Mark van der Net: "The Value of Personal Money"

byEditorial Team

published on 27/6/2017

Imagine a micro-economy based on the exchange of values. Imagine a currency that is expressing your personal values, money that can be spend on non-monetary values of knowledge, sharing, volunteering etc. EGONOMIA is a parallel currency that experiments with new values, behaviors and outcomes.

There is simple joy in waving around your money. You can face your environment with a sense of personal achievement and instilled power and potential. The world seems more open with money in your pocket. But it also loves to separate you from it as quickly as possible. So fast that you might never have that feeling of gratification and empowerment to begin with.

So what if you could have personal money based on the things you value in life? As a reminder that money is just a means to an end. Raising the question if you control money or does it control you?

How does a currency work in such a way that it values and serves people instead of the other way around?

EGONOMIA is a pop-up currency that experiments with new values, behaviours and outcomes. It was first held at the Economia festival in Eindhoven April 2017 and consisted of  an ecosystem of familiar economic objects; a cashmachine, cashregisters and a lot of  transactional objects like billboards, tipjars, voting jars and even a gambling machine.

Instead of the (relatively) neutral euro, yuan or dollar this currency starts with the personal values of participants generated by an online questionaire. There are six denominations in circulation: freedom, status, care, certainty, community and aspiration. Depending on their answers people received four of these bills from the cashmachine to spend freely.  Every note was emprinted with an individual motto or interpretation of that value. This intimate uniqueness had people exchanging beliefs and opinions before even spending their money.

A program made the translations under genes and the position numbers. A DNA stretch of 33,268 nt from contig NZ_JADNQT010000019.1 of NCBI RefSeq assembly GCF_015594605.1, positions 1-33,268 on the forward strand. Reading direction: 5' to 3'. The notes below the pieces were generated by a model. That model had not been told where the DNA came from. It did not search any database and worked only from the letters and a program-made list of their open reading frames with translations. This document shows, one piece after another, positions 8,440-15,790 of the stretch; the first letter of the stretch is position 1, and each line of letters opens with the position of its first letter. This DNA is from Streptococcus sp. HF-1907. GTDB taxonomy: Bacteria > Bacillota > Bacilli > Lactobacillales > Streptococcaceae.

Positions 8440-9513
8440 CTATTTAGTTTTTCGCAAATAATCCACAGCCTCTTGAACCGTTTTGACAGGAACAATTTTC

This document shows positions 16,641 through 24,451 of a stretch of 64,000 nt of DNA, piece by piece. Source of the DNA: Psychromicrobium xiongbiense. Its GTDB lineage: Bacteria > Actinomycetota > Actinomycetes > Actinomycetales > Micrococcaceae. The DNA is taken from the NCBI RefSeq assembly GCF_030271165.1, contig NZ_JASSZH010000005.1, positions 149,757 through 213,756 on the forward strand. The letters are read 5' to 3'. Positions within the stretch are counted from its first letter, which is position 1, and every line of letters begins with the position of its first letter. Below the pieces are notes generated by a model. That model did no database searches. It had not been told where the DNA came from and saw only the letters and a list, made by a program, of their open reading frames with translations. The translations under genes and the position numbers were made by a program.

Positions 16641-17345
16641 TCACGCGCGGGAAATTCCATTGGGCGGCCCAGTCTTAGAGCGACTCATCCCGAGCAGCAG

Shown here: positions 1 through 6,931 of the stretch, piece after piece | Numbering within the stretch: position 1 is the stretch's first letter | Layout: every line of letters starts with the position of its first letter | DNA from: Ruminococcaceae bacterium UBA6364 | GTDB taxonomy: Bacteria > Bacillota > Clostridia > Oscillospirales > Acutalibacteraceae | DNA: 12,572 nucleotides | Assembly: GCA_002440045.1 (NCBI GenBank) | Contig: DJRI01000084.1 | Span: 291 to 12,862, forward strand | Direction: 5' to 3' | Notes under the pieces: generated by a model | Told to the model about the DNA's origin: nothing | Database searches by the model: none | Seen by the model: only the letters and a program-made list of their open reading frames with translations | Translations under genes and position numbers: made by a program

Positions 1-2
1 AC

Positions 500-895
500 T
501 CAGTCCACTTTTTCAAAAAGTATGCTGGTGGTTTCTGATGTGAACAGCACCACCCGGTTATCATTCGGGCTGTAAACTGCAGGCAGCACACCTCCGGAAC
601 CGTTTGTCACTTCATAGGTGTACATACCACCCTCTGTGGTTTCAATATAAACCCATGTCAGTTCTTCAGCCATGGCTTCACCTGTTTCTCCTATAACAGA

Cash in hand, participants did transactions related to drinks, tickets and more. Buying a drink and giving it to a stranger referred to the value care, gambling expressed freedom and a VIP treat  could be bought by people who value status.

At every transaction the participant was confronted with the value on which he spend his money and could monitor and reflect on the results of the whole economy on a big screen. The most popular denomination was freedom - both in bills printed as in transactions – but others weren't far behind. Most importantly participants embraced these values as evident, important and connected to their own life. Their mottos show consistent meaning and hint at practical implications.

The bills led to numerous transactions but also to interesting changes in social behaviour; Some people were positively surprised by the coffee offered by a complete stranger and it has never been so easy to organize rounds of drinks between friends.

Because of the presence and ease of the ecosystem it was quickly adopted among the existing ATMs, creditcards, cash money and other transactional objects. The experiment showed how quickly these economic infrastructures are adopted, move to the background and powerfully shape behaviours as unconscious technology.

Of course by tying the currency and transactions to personal values and place an emphasis on confirmation and reflection, the participants were inclined to rationally align their values and actions. They did that quite admirably. I wonder if some rationality and deliberation on care for the environment or the aspiration to end social inequality could be achieved by supplying consumers with information on the impact of their choices in our daily economic system.

Maybe we don't need a new economic system – as is sometimes said - but rather constantly create parallel and competing ones by which we become conscious of their mechanisms. In the words of Richard Feynman: “What I cannot create, I do not understand”.

The next fase of EGONOMIA is the creation of a local currency within the Strijp-S Eindhoven district and an parallel economy that integrates non-monetary values like knowledge, innovation, collaboration, sharing, volunteering and can run and be governed as a self-supporting system. 

For now I love to think that in some wallets are bills reminding the owner of the meaning and importance of freedom, care or certainty and are waiting to be taken out once again when there is an economy to receive them as valuable and impactful.

Mark van der Net

 

 

 

 

 

 

 

 

 

 

 

 

 

 

 

 

 

 

 

 

 

 

 

 

 

 

 

 

 

 

 

 

 

 

 

 

 

 

 

 

 

 

 

 

 

 

We welcome new Social Citizens! Click here to read more and take the Poll.

What do you think?

required

required (not published)

optional

There are currently no comments